What’s the Story Behind the Philippines’ Very First Entry for Venice Architecture Biennale

June 9, 2016

Venice Biennale, as the principle organization that handles multiple exhibits of the same name, kicked off its 15th Architecture Biennale last May 28. This is the first time that the Philippines is joining the international architecture exhibit which started last 2000 and is held every two years. Its counterpart, the Venice Art Biennale which takes place on the alternating year is no stranger to us. A little trivia: The Philippines actually first joined the arts exhibit in 1964 and then on 2015 again―50 long years later. Hence, our country joining the Architecture Biennale for the first time is another milestone since our triumphant comeback to the exhibition scene last year.

Under the curatorship of Prizker Architecture Prize recipient Alejandro Aravena, this year’s theme is entitled “Reporting from the Front.” With 88 participants from 37 different countries and 62 national participations, the exhibit wishes to convey elevated knowledge and experience to improve national issues from an architectural point of view.

The curator for this year’s Philippine entry to the exhibit is no less than Leandro V. Locsin & Partners (LVLP) composed of Leandro Y. Locsin, Jr. himself together with Sudarshan Kadkha, Jr. and Juan Paolo dela Cruz, a fellow UST graduate. Lucky enough, he was visiting Milan so I took the chance to meet up with him for an interview as I have not had the chance to visit the Biennale yet. Over cocktails, I sat down with him along with other enthusiastic friends to learn more about the Philippine pavilion in the six-month long exhibit.

Can you tell us how your curatorship for the Philippine Pavilion came about?
Under Senator Loren Legarda’s Office and the Department of Foreign Affairs, along with the National Commission for the Culture and the Arts being the official commissioner for this year’s entry, 13 different interested curators sent their respective proposals in response to the open call. [For us] the most pressing issue is about the architectural and cultural identity of a country like ours. So we thought it was the most fitting to be the main topic for our narrative. I even remember we were the 13th to present, we were the last one, and eventually we were awarded to be the curators for the event.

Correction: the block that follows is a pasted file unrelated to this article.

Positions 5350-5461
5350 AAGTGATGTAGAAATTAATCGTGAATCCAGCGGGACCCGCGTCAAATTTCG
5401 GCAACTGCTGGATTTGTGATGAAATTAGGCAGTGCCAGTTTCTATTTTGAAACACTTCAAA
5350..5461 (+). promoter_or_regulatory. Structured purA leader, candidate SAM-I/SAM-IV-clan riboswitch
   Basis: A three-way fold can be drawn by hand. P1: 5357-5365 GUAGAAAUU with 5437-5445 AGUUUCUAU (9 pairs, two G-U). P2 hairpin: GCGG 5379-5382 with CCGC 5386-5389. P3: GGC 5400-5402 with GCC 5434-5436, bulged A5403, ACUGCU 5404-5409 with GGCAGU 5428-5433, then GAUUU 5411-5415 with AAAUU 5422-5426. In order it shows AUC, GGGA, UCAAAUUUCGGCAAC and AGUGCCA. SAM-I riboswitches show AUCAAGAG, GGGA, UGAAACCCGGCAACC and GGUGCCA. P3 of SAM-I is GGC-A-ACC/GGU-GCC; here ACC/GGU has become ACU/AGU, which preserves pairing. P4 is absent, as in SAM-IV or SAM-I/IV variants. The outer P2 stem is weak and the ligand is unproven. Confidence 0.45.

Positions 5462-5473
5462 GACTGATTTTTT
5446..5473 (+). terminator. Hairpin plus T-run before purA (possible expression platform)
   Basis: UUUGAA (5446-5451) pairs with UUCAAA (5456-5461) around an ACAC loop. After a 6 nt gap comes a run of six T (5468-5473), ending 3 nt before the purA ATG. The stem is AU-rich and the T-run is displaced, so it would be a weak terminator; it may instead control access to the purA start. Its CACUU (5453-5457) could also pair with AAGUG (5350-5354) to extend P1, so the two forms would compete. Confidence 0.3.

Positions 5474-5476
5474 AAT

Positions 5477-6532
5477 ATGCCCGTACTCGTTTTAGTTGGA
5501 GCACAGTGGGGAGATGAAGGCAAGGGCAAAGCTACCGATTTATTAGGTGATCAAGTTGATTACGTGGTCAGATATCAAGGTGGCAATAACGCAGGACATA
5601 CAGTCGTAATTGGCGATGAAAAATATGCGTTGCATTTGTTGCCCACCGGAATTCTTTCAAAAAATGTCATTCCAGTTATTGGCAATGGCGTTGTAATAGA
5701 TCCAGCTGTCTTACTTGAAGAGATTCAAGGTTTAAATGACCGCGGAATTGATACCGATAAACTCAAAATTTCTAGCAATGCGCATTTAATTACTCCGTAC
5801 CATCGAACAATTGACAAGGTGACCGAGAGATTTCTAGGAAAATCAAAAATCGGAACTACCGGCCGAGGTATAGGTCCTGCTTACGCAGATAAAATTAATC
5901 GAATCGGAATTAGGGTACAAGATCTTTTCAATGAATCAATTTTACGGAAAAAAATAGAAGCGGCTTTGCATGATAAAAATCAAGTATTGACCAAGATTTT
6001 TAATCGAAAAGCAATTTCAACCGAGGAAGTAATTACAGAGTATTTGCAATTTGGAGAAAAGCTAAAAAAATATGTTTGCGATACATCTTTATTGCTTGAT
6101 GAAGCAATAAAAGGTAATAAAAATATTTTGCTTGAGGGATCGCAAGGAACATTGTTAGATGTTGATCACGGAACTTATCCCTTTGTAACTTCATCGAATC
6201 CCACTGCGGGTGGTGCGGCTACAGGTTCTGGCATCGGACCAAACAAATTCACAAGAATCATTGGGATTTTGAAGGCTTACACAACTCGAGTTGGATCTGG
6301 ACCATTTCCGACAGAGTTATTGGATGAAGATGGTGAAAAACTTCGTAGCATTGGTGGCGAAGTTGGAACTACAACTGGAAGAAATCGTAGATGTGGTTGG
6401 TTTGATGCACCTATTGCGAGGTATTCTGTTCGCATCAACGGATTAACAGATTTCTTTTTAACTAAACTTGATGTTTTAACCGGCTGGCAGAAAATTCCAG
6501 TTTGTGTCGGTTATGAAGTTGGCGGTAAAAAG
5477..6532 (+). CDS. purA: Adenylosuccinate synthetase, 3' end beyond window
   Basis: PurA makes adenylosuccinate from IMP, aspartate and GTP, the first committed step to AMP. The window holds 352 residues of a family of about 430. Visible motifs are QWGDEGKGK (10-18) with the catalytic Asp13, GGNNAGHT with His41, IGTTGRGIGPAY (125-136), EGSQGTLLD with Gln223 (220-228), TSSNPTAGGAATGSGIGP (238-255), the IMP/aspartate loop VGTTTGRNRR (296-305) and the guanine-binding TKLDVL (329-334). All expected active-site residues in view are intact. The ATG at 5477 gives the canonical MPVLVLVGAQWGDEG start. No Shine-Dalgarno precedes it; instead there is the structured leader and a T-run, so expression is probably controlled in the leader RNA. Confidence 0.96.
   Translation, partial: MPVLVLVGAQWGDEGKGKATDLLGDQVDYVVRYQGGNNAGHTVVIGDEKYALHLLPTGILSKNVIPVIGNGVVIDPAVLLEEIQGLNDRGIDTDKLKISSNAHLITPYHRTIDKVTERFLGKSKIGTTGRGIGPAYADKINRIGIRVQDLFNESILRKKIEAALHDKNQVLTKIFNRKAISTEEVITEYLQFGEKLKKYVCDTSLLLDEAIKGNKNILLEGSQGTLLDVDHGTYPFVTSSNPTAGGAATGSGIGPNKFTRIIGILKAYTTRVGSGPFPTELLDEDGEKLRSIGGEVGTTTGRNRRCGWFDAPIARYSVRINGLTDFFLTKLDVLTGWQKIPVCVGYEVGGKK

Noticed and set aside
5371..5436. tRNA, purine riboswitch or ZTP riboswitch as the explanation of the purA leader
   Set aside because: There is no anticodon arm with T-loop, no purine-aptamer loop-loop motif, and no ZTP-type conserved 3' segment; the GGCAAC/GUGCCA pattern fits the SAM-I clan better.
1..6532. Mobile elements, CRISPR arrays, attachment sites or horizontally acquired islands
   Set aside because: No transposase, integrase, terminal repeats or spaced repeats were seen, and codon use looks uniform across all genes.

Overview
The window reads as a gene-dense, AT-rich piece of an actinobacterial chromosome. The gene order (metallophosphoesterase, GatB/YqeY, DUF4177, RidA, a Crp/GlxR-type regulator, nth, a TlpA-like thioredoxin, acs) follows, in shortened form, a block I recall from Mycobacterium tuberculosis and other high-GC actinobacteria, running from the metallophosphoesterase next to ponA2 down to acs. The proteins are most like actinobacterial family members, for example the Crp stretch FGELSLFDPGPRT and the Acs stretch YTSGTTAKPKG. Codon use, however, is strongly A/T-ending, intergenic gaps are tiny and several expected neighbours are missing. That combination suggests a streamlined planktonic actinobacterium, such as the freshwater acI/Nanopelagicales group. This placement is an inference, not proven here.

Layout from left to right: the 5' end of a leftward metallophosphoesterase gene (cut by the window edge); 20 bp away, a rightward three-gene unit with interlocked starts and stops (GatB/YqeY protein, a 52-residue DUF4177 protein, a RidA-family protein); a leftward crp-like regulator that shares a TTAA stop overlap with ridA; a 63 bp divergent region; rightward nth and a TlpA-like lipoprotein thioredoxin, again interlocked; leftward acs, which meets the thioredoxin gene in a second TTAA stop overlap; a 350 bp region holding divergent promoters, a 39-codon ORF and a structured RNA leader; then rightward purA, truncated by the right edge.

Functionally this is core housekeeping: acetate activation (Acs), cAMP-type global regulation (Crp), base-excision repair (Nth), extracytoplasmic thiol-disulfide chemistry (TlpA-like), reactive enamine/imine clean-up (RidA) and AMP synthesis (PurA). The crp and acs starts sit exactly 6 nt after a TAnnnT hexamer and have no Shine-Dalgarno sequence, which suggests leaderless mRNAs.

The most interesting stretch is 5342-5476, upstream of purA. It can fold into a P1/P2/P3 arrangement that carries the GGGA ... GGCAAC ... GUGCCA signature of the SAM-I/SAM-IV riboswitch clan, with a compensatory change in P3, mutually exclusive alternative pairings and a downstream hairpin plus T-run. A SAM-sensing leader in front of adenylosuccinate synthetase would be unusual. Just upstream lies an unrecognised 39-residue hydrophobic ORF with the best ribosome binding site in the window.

Our narrative is entitled MUHON: Traces of an adolescent city. It revolves around the idea of presenting cultural and heritage monuments or markers, also known as Muhon, in Manila and their conditions throughout history. We thought that Manila as an adolescent city is struggling for its own identity. After being colonized and influenced by different countries for a long time, we quite don’t know who we really are. In also comes the problem of disregard to historical sites that are torn down which says so much of our heritage. There is also the question of “Where are we going in the future?” and we thought that is a very important issue that we are facing now.

How did you choose the different artists and designers for the Muhon pieces?
We commissioned and sought for designers and artists whom, first of all, we thought can deliver within the limited time frame we have. We invited curators and critics Patrick Flores and Marian Pastor-Roces; dean of SoFA Design Institute Architect Tobias Guggenheimer; urban planner and landscape architect Paulo Alcazaren; and conservationist architect and honorary ICOMOS member Augusto Villalon to be members of an advisory council to help us decide on who to choose. There are nine authors in total, six of which are architects and the other three are visual artists. There are three categories within the architectural group: Inherited practices like Ed Calma and Bambi Manosa; Self-founded offices like of Jorge Yulo‘s, and CS Design Consultancy and young breed of architects like 8×8 Design Studio Co. and Lima Architecture. The three visual artists comprise of Poklong Anading, Tad Ermitano, and Mark Salvatus.

How are the Muhons presented in the Philippine Pavilion?